A punkin chunkin is a contest for machines, such as catapults, to see how far they can throw a pumpkin. The machines don't use any electricity, engines or explosives. One class of punkin chunkin machine uses air power.

Recently, near the Stuff.dewsoftoverseas.com office in North Carolina, a local FM radio station, WDCG-FM, promoted a human-powered punkin chunkin competition.

Some of the promoter's official rules for this competition are quite interesting:

  1. Pumpkins must weigh between 8 and 10 pounds.
  2. Pumpkins must leave the machine intact.
  3. No part of the machine shall cross the starting line.
  4. For safety, only five people per machine are allowed during the actual contest.
  5. Absolutely no explosives!
  6. Machines may have either springs, rubber cords, counterweights, compressed air or any other device that uses the stored power of one human being in a maximum of 10 minutes.
  7. Machines must be able to reload and fire within 10 minutes.

Teams compete in classifications such as air, centrifugal, catapult, human power, youth unlimited and youth 11-17.

Many of the pumpkin throwing machines are mechanical in design, while the long-range ones use compressed air.

In the 1998 World Championships, an air-powered machine threw a pumpkin 4,026 feet (1.23 km)! In the North Carolina contest, Team Carbo's Onager catapult threw a pumpkin 1,032 feet (314.5 m). The distance is measured by a laser device, similar to what you may see land surveyor crews use along the highway.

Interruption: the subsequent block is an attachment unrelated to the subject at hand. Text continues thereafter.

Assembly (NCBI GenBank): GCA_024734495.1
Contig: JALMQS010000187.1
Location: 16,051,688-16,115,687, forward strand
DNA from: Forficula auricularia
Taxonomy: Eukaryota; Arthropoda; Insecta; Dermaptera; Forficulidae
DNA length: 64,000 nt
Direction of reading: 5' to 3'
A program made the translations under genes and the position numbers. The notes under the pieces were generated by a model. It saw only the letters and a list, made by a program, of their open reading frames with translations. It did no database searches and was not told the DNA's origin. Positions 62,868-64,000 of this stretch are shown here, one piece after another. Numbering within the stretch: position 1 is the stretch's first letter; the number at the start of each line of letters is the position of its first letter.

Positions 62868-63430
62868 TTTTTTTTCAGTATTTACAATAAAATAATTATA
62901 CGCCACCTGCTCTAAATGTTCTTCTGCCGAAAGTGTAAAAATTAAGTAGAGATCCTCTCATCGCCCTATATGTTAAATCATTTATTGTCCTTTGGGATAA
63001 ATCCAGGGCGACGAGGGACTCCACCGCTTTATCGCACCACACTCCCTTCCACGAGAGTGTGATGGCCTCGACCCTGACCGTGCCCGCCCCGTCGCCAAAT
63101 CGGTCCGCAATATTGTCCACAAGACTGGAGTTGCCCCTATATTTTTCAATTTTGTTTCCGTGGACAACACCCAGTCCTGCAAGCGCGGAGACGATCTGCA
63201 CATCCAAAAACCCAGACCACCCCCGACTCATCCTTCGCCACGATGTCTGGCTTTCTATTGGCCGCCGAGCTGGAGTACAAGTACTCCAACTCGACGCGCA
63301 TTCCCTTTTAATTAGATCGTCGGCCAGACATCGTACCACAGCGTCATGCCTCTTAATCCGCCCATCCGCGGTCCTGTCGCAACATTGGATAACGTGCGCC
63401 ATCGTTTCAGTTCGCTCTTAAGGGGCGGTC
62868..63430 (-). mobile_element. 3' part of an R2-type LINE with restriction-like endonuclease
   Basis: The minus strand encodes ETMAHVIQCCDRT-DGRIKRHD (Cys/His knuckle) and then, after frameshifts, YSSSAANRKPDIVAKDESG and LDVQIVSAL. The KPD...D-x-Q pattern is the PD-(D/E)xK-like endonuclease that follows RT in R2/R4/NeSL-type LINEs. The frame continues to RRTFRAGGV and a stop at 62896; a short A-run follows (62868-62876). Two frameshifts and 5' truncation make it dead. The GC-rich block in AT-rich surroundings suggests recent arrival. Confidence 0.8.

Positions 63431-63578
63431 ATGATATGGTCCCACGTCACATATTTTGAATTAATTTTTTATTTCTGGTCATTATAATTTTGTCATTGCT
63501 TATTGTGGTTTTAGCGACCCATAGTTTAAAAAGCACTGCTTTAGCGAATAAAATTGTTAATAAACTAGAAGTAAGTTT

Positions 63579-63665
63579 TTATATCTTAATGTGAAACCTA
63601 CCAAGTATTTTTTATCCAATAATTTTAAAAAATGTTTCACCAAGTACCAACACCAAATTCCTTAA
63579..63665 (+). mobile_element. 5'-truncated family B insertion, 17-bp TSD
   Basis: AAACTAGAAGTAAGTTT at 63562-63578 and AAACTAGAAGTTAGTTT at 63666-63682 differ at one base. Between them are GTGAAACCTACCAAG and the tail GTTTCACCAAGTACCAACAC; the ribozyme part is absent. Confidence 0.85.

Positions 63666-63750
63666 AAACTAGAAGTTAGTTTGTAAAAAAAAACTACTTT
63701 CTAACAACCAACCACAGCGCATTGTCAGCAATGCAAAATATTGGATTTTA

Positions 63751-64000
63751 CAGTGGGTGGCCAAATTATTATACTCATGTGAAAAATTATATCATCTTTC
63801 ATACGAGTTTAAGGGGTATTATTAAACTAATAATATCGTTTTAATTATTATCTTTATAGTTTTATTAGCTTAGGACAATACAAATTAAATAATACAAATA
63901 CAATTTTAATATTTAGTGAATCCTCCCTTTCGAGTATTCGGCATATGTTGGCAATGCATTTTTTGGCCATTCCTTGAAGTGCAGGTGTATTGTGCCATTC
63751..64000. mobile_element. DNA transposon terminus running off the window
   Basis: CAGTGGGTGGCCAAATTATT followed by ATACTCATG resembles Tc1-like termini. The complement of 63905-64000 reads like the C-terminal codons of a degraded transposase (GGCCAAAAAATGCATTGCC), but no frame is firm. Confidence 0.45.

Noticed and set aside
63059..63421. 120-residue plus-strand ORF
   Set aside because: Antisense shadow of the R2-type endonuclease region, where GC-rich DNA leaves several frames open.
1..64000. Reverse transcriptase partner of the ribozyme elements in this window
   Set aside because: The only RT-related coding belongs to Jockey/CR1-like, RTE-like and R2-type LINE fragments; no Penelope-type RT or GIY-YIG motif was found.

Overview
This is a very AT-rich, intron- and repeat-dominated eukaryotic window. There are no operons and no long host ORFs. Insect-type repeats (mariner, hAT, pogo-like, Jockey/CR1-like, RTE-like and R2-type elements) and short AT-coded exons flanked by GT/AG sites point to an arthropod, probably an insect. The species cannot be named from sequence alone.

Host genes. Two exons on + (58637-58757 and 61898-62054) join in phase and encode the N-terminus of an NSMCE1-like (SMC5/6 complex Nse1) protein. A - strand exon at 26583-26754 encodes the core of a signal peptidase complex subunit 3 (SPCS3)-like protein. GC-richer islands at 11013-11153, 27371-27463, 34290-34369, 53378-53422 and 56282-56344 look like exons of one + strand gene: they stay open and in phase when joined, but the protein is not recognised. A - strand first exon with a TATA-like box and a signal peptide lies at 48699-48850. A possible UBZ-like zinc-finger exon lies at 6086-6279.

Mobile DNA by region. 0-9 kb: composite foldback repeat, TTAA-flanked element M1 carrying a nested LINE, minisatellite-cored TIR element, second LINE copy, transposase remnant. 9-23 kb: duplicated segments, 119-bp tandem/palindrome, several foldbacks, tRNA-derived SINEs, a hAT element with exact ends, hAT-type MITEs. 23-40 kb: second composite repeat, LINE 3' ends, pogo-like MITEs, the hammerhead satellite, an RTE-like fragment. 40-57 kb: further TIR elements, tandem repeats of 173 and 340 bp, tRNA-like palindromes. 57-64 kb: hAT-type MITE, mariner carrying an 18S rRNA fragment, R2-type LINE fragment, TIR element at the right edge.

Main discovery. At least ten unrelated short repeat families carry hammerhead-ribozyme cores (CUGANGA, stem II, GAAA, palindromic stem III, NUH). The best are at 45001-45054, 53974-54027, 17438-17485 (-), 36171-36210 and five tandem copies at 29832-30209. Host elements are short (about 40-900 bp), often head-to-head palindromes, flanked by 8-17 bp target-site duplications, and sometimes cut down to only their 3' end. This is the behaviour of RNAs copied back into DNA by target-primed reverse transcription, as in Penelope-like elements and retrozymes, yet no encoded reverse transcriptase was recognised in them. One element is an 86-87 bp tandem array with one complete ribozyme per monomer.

Built of heavy timbers and nylon rope and bicycle-powered to help preload the mechanism, the Onager placed second in the national championship in 1999. Onager uses many mechanical devices to throw a pumpkin, as shown at this Web page, including a torsion spring. Torsion means twisting, and in the Onager, the torsion device is a heavy, thick bundle of nylon rope. When released, the device untwists and catapults the pumpkin. Team Carbo tightens the torsion spring bundle with a long lever, and then a winch cinches it down even more with pedal power.

In the photo below, Team Carbo's bicyclist is actually winding a boat winch with gear reduction pedal power. This winch is just above his right foot. Click on the picture to see a 5-second movie in mpeg format.


Below, Team Carbo preloads the heavy yellow nylon rope torsion spring:


Onager's winch is at the bottom; the yellow nylon rope torsion spring is visible the middle:


Onager's sling is ready to throw the pumpkin, from a hole dug behind the machine. The hole helps keep the pumpkin in place and allows for a longer sling.


Special thanks to program director Chris Edge at WDCG-FM and his staff for their cooperation and assistance.

Here are some interesting links: